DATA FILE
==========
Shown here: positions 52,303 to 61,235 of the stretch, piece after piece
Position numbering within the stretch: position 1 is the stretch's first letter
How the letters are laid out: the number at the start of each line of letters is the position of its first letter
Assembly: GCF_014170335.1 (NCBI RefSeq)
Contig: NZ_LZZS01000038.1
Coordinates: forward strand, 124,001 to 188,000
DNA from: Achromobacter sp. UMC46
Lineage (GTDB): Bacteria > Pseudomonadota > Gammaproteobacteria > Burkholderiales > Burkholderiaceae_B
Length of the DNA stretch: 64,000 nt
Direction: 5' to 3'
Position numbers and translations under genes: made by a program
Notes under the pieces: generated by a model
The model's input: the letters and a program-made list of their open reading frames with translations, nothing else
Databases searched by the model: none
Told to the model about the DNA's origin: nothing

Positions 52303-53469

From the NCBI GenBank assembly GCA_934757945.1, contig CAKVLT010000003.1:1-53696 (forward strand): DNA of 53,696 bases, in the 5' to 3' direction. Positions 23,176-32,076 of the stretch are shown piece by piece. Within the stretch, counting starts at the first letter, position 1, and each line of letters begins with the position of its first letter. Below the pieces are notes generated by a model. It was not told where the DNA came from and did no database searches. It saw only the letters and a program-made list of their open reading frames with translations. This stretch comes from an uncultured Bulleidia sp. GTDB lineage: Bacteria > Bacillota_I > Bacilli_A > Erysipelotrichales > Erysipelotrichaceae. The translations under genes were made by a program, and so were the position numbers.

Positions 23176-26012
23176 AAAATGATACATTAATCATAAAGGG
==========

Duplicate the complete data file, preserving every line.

Shown here: positions 52,303 to 61,235 of the stretch, piece after piece
Position numbering within the stretch: position 1 is the stretch's first letter
How the letters are laid out: the number at the start of each line of letters is the position of its first letter
Assembly: GCF_014170335.1 (NCBI RefSeq)
Contig: NZ_LZZS01000038.1
Coordinates: forward strand, 124,001 to 188,000
DNA from: Achromobacter sp. UMC46
Lineage (GTDB): Bacteria > Pseudomonadota > Gammaproteobacteria > Burkholderiales > Burkholderiaceae_B
Length of the DNA stretch: 64,000 nt
Direction: 5' to 3'
Position numbers and translations under genes: made by a program
Notes under the pieces: generated by a model
The model's input: the letters and a program-made list of their open reading frames with translations, nothing else
Databases searched by the model: none
Told to the model about the DNA's origin: nothing

Positions 52303-53469

From the NCBI GenBank assembly GCA_934757945.1, contig CAKVLT010000003.1:1-53696 (forward strand): DNA of 53,696 bases, in the 5' to 3' direction. Positions 23,176-32,076 of the stretch are shown piece by piece. Within the stretch, counting starts at the first letter, position 1, and each line of letters begins with the position of its first letter. Below the pieces are notes generated by a model. It was not told where the DNA came from and did no database searches. It saw only the letters and a program-made list of their open reading frames with translations. This stretch comes from an uncultured Bulleidia sp. GTDB lineage: Bacteria > Bacillota_I > Bacilli_A > Erysipelotrichales > Erysipelotrichaceae. The translations under genes were made by a program, and so were the position numbers.

Positions 23176-26012
23176 AAAATGATACATTAATCATAAAGGG